There must be something in the human psyche that gets us excited about records being broken. We see it in sports all the time. I remember following the Major League Baseball home run record chase in 1998 between Mark McGuire and Sammy Sosa, and sports fans couldn’t look away. Both players ended up breaking Roger Maris’s old record of 61 home runs in a season, with McGuire knocking 70 dingers to Sosa’s 66. Sure, they were likely both Cheater Mc’Cheatfaces given the steroid culture of baseball, but it was still entertaining.
A few records are truly untouchable, proverbially etched in the books in stone. A classic example is Cy Young’s 511 wins as a baseball pitcher. In the modern game, pitchers don’t take the mound enough to rack up wins like that. The current leaders among active players are Bartolo Colon (247 wins) and CC Sabathia (246). They are 45 and 38 years old, respectively.
Another famous untouchable record that I know from being a childhood fan of Georgia Tech is the win differential record for a college football game. Back in 1916, Tech beat Cumberland College by a score of 222-0. If you are wondering how that could possibly happen, worry not! There’s a whole Wikipedia page on it.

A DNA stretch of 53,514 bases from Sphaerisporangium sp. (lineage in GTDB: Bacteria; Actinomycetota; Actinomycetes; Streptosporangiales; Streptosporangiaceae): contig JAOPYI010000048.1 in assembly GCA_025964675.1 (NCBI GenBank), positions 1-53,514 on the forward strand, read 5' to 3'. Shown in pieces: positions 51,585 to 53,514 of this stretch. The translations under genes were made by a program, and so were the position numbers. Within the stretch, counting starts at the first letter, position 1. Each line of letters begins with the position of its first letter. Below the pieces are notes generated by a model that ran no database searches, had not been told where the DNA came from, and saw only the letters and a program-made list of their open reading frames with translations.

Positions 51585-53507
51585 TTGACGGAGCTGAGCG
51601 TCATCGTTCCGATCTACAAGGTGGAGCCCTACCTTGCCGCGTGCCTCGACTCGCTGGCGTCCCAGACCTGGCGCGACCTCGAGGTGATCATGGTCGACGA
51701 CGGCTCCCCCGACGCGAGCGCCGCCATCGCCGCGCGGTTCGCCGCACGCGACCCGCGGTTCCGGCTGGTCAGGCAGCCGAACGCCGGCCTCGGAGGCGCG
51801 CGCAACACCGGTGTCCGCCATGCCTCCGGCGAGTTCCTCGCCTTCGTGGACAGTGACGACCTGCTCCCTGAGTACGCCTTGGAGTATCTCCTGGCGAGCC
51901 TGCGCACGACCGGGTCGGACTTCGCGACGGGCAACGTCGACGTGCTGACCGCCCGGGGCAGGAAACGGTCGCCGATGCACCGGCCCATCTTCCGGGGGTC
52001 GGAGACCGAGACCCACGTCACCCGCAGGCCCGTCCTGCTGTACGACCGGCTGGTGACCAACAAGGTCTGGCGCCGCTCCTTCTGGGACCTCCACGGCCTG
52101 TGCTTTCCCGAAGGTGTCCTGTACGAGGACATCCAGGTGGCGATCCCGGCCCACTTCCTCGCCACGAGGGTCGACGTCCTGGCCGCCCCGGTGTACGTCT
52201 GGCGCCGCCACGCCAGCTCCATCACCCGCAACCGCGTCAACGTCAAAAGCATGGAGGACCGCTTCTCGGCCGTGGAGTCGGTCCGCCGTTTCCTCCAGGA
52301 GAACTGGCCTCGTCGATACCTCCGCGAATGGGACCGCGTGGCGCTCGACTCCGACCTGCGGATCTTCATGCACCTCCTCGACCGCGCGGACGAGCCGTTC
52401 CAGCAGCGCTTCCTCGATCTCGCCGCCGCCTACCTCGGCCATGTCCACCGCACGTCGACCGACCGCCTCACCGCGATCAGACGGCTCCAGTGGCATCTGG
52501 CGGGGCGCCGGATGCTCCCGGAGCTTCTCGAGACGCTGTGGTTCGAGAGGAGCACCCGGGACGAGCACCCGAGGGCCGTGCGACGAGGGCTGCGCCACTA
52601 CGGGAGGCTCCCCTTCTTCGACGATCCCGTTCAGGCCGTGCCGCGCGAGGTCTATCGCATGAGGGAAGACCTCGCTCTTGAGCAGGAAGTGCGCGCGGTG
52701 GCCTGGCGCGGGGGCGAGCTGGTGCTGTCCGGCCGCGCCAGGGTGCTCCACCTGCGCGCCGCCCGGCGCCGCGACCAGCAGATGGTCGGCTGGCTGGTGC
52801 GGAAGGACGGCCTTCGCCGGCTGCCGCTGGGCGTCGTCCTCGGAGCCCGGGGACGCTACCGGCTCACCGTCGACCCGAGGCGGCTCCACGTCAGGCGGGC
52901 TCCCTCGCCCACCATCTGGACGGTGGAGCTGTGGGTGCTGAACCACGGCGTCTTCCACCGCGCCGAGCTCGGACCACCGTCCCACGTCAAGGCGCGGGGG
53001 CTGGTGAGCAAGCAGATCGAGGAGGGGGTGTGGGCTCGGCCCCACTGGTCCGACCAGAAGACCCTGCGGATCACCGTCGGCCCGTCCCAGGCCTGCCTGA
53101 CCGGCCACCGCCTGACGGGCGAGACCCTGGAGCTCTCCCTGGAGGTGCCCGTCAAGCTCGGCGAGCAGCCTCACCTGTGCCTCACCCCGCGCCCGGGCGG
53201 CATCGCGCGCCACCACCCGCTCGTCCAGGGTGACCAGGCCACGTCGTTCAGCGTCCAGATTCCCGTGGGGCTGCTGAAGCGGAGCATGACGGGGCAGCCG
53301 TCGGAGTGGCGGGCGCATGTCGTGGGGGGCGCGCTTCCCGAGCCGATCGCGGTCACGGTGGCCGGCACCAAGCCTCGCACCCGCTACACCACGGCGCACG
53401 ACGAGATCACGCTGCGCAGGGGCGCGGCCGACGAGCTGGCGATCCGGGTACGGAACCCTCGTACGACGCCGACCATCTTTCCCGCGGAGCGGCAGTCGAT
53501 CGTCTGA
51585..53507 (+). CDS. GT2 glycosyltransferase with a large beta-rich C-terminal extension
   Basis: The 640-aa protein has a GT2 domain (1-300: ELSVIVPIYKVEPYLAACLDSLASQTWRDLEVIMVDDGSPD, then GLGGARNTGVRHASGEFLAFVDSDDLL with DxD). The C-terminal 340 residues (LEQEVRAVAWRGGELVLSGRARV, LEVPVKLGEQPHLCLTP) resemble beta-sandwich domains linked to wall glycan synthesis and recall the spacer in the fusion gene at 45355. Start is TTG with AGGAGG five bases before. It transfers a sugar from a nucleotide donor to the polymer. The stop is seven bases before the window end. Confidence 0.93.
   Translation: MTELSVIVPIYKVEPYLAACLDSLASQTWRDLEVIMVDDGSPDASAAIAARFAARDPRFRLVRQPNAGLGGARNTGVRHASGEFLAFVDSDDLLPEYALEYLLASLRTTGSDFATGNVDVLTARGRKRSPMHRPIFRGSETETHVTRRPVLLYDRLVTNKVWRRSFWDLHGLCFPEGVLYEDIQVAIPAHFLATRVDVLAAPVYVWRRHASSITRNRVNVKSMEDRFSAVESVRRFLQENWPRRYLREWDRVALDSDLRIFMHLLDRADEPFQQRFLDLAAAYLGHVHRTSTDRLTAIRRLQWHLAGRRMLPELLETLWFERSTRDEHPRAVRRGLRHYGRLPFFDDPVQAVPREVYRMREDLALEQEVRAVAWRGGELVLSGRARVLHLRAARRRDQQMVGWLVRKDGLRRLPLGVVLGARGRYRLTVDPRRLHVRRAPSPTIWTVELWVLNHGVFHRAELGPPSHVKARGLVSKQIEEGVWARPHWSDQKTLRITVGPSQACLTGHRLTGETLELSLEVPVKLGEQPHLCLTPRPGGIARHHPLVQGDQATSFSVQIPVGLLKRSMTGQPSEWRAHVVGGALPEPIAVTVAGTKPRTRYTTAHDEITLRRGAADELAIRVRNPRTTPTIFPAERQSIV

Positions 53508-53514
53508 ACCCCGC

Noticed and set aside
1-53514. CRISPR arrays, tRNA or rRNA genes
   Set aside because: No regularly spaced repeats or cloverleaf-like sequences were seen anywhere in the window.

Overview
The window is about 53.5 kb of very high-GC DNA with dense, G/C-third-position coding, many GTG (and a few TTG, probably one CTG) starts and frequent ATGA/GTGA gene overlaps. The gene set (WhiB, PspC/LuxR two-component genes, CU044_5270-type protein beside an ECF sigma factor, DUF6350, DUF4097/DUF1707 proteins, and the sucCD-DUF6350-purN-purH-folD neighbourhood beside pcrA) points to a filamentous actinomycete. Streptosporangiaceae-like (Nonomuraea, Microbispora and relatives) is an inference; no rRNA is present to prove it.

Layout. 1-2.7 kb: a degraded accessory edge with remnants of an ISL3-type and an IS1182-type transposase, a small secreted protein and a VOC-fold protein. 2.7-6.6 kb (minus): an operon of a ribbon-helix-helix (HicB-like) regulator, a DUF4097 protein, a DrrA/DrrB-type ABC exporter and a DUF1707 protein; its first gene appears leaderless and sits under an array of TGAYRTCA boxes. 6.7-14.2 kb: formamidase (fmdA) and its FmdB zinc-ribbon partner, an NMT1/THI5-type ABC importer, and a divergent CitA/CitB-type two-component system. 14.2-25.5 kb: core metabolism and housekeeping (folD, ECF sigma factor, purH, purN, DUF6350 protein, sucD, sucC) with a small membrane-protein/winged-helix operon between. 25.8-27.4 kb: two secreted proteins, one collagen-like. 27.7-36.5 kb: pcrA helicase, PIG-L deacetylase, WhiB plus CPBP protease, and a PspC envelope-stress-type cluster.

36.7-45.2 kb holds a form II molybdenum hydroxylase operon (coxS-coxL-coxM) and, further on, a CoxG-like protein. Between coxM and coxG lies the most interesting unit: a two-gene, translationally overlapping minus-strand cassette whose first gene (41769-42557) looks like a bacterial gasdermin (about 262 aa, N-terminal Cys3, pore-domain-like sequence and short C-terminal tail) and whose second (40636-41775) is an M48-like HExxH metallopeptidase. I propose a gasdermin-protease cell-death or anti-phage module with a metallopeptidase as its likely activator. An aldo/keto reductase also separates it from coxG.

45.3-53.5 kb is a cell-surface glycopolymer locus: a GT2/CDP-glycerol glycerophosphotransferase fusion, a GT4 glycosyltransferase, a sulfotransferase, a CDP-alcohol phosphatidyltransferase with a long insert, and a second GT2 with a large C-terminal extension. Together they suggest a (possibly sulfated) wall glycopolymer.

Conversely, some records are waiting to be broken. Like my personal record for consecutive days getting my daily recommended dose of exercise – that one is embarrassingly small and just begging to be broken!
One of these latter types of records fell in 2018 in very predictable fashion: the record for electric vehicles sold in the United States in one year. Previously, the Nissan LEAF held the record with 30,200 vehicles sold in 2014. I remember that strong year for Nissan, since many of those LEAFs (leaves?) were sold in Georgia as a result of a tax credit in our state at the time. It was a good year, but it is a record no more.
Tesla’s Model 3 is the new king, with a whopping 139,782 vehicles sold in 2018! Take a look at this coverage by InsideEVs. December alone saw more than 25,000 Model 3s purchased.
It will be interesting to follow along in 2019. There have been longstanding concerns about Tesla’s ability to turn a profit, though it was in the black in the third quarter last year. They still aren’t delivering on orders of the $35,000 baseline Model 3s (upgraded Model 3s with a higher price tag are being delivered first), so profitability when those orders are being fulfilled will be something to watch. Further, the $7500 federal tax credit for purchased Teslas is being phased out, as will happen to all manufacturers when they pass 200,000 sold electric vehicles. Tesla’s future is bright, but not yet blinding in its brilliance.
If I had to bet though, I would bet on Tesla continuing to transform the auto industry. Electrified transport might still be in its early days, but I don’t see the trend toward it decelerating any time soon. Let’s check in a year from now and see if I’m right.